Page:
By Mary Alice Meli

Heat forces Iris to abandon trademark glasses.

Who came first? Donnie Iris and The Cruisers or Eddie and The Cruisers?

Donnie Iris, who was born Dominic Ierace in 1943 in New Castle and grew up in Ellwood City, claims his Cruisers were "way before Eddie and the Cruisers," and he's right.

The movie, about a mythical '60s rock star who dies in a car wreck and later is suspected of still being alive, was first screened in 1983. The novel by P.F. Kluge was published in 1980.

Donnie Iris and his Cruisers formed in 1979 after Iris and keyboardist Mark Avsec of Cleveland met as memebers of a group called Wild Cherry in 1977. Lead guitarist Marty Lee is another original Cruiser, bassist Scott Williamson has been with the group since 1985 and drummer Steve McConnell joined last year. All three are from Erie.

While there have been no tragic car wrecks, the Cruisers' career on the charts shows two ascents to Everest with "The Rapper" in 1970 and "Ah! Leah!" and "Love is Like a Rock" in the early '80s, followed by serious skid marks both times.

Now, in the early '90s, Iris has released a compact disc with the hope of another ascent. "Maybe it's a 10-year thing. Here he is back again, just like the dang locusts," he joked.

The CD, "Out of the Blue," was named by his manager Mike Belkin "because literally, we're coming from nowhere, we haven't recorded for a while."

Iris is betting that "if promoted right, 'That's The Way Love Ought To Be' could be as big a splash as Leah because it's really indicative of the things we do. Radio stations in Pittsburgh and Cleveland are playing it, but the one doing best in Youngtown is 'Temptation," Iris said.

Like many other rock bands, Iris has gone through a succession of names that are like mirrors of the decades which spawned them. While a student at Ellwood City Area High School, for example, he and several guys from New Castle formed a do-wop singing group called the Fabutons.

In the early '60s, after a short stint at Slippery Rock University where he realized music was more important to him than academics, he formed Donnie and the Donnells, the name still '50s-redolent, and began a serious apprenticeship.

As the bar band at The Club Natural in Beaver Falls, he played six nights a week and, in summer, nine times a week at Geneva-on-the-Lake. "We were all nuts; just crazy people. We used to drink all night and (after closing hours) play More (MOH-ray) in the back until 5 or 6 in the morning." More is a game where, in one version, players call out a number to try to match the total number of fingers the others show.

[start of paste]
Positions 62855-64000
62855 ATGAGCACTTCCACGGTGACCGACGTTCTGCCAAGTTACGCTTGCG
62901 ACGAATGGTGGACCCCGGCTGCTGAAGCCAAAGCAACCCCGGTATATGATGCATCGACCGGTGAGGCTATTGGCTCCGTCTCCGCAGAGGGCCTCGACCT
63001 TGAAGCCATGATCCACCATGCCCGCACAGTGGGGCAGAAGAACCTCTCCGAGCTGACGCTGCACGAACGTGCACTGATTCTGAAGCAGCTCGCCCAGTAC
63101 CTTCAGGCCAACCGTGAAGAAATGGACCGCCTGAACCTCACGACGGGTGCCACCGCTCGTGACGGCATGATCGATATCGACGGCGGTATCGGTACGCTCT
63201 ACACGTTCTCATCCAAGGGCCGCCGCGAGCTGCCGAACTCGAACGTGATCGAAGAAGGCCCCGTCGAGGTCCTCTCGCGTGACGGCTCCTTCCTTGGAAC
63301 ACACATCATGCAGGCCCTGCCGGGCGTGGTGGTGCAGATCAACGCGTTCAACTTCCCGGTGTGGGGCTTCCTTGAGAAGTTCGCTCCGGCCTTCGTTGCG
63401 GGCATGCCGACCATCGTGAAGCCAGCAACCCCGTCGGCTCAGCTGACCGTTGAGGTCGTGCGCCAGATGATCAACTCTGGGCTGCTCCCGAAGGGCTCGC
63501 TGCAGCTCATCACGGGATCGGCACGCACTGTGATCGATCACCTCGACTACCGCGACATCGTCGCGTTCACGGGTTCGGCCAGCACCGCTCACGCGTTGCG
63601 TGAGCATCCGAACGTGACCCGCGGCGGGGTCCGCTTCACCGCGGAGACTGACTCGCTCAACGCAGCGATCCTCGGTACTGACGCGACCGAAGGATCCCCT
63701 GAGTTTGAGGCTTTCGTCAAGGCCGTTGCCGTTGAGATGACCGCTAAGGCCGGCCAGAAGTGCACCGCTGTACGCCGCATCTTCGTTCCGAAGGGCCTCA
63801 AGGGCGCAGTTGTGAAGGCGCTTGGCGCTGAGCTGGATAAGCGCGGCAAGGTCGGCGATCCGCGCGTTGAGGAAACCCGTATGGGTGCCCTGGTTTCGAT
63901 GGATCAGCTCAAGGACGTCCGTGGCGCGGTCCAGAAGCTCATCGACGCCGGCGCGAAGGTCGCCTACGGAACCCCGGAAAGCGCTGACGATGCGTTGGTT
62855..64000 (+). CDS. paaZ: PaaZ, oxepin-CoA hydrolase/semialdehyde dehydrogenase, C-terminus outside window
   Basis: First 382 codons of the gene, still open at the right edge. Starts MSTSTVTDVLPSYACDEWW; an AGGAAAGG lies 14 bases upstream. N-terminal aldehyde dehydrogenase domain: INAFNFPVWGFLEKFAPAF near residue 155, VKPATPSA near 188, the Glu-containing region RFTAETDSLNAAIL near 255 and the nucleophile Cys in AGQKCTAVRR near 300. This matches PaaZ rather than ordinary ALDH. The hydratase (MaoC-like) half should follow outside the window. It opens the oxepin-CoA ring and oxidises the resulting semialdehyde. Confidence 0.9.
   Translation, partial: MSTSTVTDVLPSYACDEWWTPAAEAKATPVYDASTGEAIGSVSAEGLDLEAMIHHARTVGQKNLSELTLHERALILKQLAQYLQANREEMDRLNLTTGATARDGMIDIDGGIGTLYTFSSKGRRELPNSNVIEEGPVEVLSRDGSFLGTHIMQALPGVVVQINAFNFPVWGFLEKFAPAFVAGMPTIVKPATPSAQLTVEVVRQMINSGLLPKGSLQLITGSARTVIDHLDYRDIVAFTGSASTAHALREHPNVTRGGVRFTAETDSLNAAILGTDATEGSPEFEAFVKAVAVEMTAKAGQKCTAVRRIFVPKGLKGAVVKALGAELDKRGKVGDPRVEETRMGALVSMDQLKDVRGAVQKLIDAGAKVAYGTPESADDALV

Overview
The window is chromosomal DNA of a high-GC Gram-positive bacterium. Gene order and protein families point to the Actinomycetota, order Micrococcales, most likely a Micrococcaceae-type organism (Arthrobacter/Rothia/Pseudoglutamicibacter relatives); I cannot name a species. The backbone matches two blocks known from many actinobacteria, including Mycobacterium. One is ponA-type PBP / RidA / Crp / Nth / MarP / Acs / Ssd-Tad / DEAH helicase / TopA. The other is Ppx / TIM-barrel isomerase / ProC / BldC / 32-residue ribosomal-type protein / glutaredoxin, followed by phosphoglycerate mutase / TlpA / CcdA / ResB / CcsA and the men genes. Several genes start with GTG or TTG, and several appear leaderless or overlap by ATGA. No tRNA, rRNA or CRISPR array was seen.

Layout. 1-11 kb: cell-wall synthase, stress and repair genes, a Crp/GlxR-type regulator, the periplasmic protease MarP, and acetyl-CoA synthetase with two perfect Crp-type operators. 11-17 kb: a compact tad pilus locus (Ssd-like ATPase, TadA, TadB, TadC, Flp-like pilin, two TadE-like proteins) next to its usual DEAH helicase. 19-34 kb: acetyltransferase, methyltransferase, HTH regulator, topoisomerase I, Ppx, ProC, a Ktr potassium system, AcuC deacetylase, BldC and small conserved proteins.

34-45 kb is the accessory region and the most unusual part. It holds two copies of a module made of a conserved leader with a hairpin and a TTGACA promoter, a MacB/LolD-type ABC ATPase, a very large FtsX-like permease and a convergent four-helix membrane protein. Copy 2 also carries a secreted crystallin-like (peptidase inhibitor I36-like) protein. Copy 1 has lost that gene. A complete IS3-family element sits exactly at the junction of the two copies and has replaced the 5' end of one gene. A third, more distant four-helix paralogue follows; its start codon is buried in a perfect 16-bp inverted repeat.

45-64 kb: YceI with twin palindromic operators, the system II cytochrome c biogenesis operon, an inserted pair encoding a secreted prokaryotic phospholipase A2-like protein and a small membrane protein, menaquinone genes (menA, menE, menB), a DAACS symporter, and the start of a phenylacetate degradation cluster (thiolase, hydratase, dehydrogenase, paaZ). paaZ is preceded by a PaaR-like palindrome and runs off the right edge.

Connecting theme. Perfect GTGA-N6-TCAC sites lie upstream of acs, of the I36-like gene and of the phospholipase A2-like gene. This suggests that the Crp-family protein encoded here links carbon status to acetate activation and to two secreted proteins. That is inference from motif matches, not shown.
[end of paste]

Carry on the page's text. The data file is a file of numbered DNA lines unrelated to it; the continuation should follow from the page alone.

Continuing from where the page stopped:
In the early days, Iris was influenced by the Beatles and the Rolling Stones, all the while defining his own sound, which he says simply is "very good American rock and roll."

But toward the end of the '60s, rock group names got wilder, verging on the erotic or just plain nonsensical. Perhaps, for the last reason, he named his next group the Jaggerz, a name that shot to the top of the nation's consciousness when its only hit, "The Rapper," went gold.

It's Iris' joke on a nationwide scale. Sliding by anyone who may have read any other significance to Jaggerz is the fact that Iris dug into classic Pittsburghese for it. "Jaggerz are what you get on your clothes when you walk in the woods. They grow on jaggerbushes. Everyone in western Pennsylvania knows what they are."

After Iris and Avsec met in Wild Cherry, they clicked as a songwriting team and, before the end of the '70s, they knew they had the potential for a hot group as Donnie Iris and the Cruisers.

Working together, they made "Back On The Streets" in 1980 and "King Cool" in 1981, both albums earning slots among the top 100 albums on the charts. They were hot, with tracks like "Ah! Leah!," "Love Is Like A Rock," "My Girl," "Tough World" and "Do You Compute?"

But the next two albums didn't do as well, and the recording company, MCA, wanted to bring in an outside producer, displacing Avsec, and other song writers, which might have changed the Cruisers' sound.

"I flat out said no. I don't want to do that and they didn't pick up our contract," he said. "We wanted to be honest to our own songs, our records, our world."

However, he admits, "It might have been a better business decision (to go along with MCA) and for some that's OK. But that's not what we're about. Our whole thing is writing our own stories, our songs, and performing with our own people."

When they refused to go along with the recording company, Iris said, the person responsible for signing the group at MCA sued the Cruisers for breach of contract and frustrated their attemps to record elsewhere. The group stopped recording but continued to perform. After a four-year battle, the Cruisers successfully fought the lawsuit.

However, during the period when Iris was not writing or recording, he got bored. When a friend, Greg Best, a former Pittsburgh Steelers player who still holds the team record for making the longest return for a touchdown on a fumber recovery (97 yards), told him a mortgage company in Beaver was looking for representatives, Iris applied, thinking they wanted him to sing commercials for them. They didn't, but he stayed on as a sales representative and learned the business.

Now, he is one of three partners who co-own SIMCORP a mortage company in Beaver Falls, where he also lives with his wife of 23-years, Linda Grimm, and two daughters: Erin, a senior education major at Slippery Rock University and Addy, a junior at Blackhawk High School.

Bookings for the group have increased recently. The Cruisers play The Empire Room in Cleveland on Saturday, Al's Cafe in Bethel Park April 4 and The Eldorado in Greensburg, April 25. If the CD takes off in other major cities nationwide, a tour is possible.